Such is the scale of attacks in recent years, the UK government’s very own National Cyber Security Centre (NCSC) was launched in 2016. The NCSC replaced the old information security arm of the Government Communications Headquarters. In February this year, Chancellor of the Exchequer, Philip Hammond announced a whopping £1.9bn investment and initiative to embed 100 experts into the NCSC in an attempt to stem the flow of cyber-attacks. The Chancellor noted that: “The cyber-attacks we are seeing are increasing in their frequency, their severity, and their sophistication,” giving an idea of the destructive nature these attacks are responsible for.
The field of cyber-security is enormous and there are more ways than you might think for others to get access to your data or system. Mundane tasks such as locking your PC and regularly updating your OS and the programs/applications installed on your devices can help reduce the risk of a breach. Since the infamous and at times vilified, Anonymous and WikiLeaks have come around showing people that nobodies online presence is secure, there has been an underlying fear factor amongst the public. Some are duly warranted; others are based upon completely fabricated claims designed to achieve nothing more than scare-mongering.
Which leads us to one of the biggest myths going, ‘Only big businesses and important persons are targets for cyber-attacks’. If you have this sort of mindset, then your business and personal data is at an enormous risk. In 2015, a UK government report stated that 74% of SME’s reported a security breach in the past year. This number is going to continue to rise and so will the destruction left in its trail. Forbes estimate that by 2019, the complications of cyber-crime will soar to $2 trillion! Two trillion dollars. That is a totally obscene figure and how we got to this stage in the first place is just as ridiculous.
GDPR is a method being introduced as European Law which will see organisations incur a fine of up to 20m Euros should they be subject to a data breach. Harsh? Not really, considering we, the public, put our trust and at times money into these organisation with the belief that our confidential information is safe. It’s a large fee, yes, but in reality, it’s a drop in the ocean in comparison to the $2 trillion reward for cyber-criminals. It’s been a topic of great discussion, especially given the increased reporting on data breaches affecting big companies including Sony PlayStation, LinkedIn, Yahoo and TalkTalk.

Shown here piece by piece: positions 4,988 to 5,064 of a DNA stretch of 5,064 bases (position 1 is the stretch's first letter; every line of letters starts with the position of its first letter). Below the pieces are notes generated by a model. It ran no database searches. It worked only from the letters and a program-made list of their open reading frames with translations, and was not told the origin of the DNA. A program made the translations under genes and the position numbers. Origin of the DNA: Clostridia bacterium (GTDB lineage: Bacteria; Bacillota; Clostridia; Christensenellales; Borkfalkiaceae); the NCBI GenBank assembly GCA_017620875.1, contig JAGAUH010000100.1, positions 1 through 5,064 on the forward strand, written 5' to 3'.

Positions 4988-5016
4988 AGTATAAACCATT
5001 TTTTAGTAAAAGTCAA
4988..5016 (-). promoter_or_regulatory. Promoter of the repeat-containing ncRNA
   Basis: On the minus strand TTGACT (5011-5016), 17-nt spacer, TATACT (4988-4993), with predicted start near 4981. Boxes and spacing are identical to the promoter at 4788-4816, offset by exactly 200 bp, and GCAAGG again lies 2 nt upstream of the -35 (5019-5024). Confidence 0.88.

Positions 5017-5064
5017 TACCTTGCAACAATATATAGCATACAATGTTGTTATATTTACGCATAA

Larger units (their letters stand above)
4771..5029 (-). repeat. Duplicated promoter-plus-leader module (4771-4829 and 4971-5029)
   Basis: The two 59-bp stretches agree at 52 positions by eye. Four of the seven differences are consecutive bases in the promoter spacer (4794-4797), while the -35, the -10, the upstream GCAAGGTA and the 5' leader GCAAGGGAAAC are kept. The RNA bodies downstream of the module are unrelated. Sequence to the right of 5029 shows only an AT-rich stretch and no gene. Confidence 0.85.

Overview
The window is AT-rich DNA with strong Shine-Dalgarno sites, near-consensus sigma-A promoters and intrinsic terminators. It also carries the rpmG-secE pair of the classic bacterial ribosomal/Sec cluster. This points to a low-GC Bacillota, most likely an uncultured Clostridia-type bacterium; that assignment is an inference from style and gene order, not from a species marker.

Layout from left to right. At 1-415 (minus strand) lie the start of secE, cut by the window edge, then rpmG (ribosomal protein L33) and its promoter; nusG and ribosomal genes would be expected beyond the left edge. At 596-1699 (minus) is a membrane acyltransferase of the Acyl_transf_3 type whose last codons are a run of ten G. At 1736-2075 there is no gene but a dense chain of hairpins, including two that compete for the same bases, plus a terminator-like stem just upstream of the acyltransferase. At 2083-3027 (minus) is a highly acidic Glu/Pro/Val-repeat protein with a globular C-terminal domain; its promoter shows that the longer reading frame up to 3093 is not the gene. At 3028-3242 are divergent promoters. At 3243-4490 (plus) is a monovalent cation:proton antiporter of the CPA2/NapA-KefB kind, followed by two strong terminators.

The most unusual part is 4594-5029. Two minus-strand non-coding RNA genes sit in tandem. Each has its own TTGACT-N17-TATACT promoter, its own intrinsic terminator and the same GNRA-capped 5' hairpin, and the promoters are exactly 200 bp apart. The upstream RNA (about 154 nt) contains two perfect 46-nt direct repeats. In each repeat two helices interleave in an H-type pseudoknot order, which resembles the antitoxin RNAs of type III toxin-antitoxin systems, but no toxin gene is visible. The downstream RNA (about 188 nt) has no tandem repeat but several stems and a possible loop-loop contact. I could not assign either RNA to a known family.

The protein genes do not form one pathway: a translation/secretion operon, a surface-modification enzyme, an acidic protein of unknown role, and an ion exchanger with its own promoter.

But data-breaches aren’t always due to faulty hardware/software or leaving a hole open for hackers to exploit. Social Engineering and the human ‘factor’ are major contributors. Edward Snowden is one such example of a man who walked out of one of the most secure places in the world with a plethora of top secret, classified data. Snowden exposed the National Security Agency’s (NSA) global surveillance programs. Or global spying programs as some might prefer to call them, depending on what side of the coin you’re looking at it from. Whether he was a hero or a traitor or a peacekeeper is all relative, the fact is that one man managed to expose all this information, just by downloading the data onto an external hard drive.
When it comes to cyber-security, prevention is the best cure. Stopping it before it happens is key. That’s why – going back to my earlier point – that governance and regular patching is so important for your systems. As is employee training and awareness. However, it’s impossible to expect every employee to be a trained specialist in dealing with cyber-security and the risks, which is why you must make it easier for them by introducing governance tactics for prevention. Making it more difficult for them to send a classified document to external contacts, making it easier for them to dispose of confidential information and making it more challenging for anyone to access their devices with BitLocker. Snowden may or may not be a true peace patriot, but either way, it’s imperative to ensure your organisation isn’t left with the same level of exposure.